UK graduates have considered cheating on employer aptitude tests

Concern over post-Brexit opportunities grows

More than one in five graduates has either cheated on an employer aptitude test or thought about doing so, as concern over post-Brexit opportunities grows, according to new research from graduate advice sites WikiJob and practicereasoningtests.com.

The most common method of cheating admitted to was arranging for someone else to take the test for them, says WikiJob, the UK’s largest forum for graduate jobseekers.

WikiJob adds that the survey also revealed that a quarter of candidates were prepared to pay to access practice material, while 60 per cent of graduates had practised aptitude tests ahead of sitting them in the application process.

James Rice, Head of Digital Marketing at WikiJob, was surprised at the number of candidates who were willing to cheat to get past the tests, commenting: “Concerns over a decline in employment opportunities as a result of Brexit may be fuelling this trend.”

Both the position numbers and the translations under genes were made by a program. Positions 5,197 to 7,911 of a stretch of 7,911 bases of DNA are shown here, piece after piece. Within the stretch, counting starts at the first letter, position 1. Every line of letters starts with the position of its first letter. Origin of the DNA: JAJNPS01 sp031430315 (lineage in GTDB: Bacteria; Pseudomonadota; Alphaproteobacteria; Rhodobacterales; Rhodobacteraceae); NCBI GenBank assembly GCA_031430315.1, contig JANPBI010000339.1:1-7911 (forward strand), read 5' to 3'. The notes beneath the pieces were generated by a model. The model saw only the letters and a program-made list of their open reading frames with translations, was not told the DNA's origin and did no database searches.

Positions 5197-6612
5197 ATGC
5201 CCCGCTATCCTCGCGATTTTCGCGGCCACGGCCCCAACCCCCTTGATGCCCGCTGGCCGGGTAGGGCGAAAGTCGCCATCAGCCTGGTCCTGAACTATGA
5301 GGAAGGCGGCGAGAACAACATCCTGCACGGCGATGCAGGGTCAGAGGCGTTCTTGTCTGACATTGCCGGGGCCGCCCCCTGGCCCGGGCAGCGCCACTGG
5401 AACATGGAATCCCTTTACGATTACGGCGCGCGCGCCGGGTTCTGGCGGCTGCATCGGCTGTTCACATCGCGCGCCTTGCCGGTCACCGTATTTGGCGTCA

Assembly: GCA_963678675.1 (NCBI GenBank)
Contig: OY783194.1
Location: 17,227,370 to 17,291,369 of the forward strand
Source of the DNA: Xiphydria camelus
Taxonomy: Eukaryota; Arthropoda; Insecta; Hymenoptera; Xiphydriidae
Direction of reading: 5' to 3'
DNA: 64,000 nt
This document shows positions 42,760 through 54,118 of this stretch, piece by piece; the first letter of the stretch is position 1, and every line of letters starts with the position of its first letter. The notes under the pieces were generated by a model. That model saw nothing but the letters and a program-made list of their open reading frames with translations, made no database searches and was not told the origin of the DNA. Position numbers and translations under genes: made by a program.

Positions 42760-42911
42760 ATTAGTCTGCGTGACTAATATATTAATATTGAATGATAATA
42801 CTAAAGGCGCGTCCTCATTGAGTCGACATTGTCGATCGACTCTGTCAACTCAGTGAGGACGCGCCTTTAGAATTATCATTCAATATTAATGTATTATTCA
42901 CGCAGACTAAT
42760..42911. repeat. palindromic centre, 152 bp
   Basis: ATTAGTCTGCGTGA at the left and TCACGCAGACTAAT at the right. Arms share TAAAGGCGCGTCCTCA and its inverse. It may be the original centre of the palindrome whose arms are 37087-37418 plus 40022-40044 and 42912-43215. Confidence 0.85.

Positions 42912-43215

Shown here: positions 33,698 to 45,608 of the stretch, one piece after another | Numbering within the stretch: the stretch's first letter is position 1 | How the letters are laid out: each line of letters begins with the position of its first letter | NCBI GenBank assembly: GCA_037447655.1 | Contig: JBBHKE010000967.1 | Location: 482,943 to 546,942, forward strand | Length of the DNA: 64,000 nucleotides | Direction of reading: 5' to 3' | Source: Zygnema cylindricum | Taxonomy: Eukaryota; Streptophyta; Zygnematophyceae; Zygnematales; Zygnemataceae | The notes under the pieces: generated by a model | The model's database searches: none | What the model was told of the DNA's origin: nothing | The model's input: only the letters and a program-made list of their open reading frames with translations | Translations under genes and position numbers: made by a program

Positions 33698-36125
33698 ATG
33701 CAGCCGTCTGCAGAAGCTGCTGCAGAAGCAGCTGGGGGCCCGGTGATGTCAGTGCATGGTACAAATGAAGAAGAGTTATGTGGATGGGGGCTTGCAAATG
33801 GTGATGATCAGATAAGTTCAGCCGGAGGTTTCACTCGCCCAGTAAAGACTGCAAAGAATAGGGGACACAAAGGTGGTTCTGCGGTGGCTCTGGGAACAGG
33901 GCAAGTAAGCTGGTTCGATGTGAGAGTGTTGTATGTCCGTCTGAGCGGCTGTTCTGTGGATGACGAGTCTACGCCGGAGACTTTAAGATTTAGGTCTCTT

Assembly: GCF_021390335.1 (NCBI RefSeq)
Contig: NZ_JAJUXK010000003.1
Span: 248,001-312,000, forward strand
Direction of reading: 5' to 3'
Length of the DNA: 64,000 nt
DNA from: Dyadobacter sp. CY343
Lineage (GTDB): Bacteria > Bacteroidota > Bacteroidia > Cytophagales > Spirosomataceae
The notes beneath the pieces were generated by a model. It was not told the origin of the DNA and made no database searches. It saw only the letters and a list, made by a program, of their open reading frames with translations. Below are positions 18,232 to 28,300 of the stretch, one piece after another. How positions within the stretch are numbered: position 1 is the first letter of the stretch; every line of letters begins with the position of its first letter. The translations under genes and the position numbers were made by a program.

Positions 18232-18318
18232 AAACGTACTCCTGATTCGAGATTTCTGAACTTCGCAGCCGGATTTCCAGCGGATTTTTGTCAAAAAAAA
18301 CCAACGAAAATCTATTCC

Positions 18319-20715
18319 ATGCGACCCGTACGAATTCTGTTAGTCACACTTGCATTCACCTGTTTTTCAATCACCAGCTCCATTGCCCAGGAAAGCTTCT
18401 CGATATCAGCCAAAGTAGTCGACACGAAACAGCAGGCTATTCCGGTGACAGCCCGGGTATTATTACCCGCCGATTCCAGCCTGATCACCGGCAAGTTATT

“As competition for places on graduate schemes with the most highly regarded employers continues to intensify and fears over the impact of Brexit grow, graduates appear willing to take greater risks to advance to the later stages.”

“Thanks to our forum, we’ve been aware for some time of both companies and individuals who are prepared to take aptitude tests on behalf of others for payment, but the figures are shocking.”

A representative for JobTestPrep, a provider of practice aptitude test packages, has a few words of caution for those graduates considering cheating: “Cheating basically means you lack confidence in your ability to successfully complete the application process. Preparing for and confronting the difficulties of aptitude tests builds your confidence and develops you into a stronger overall candidate.”

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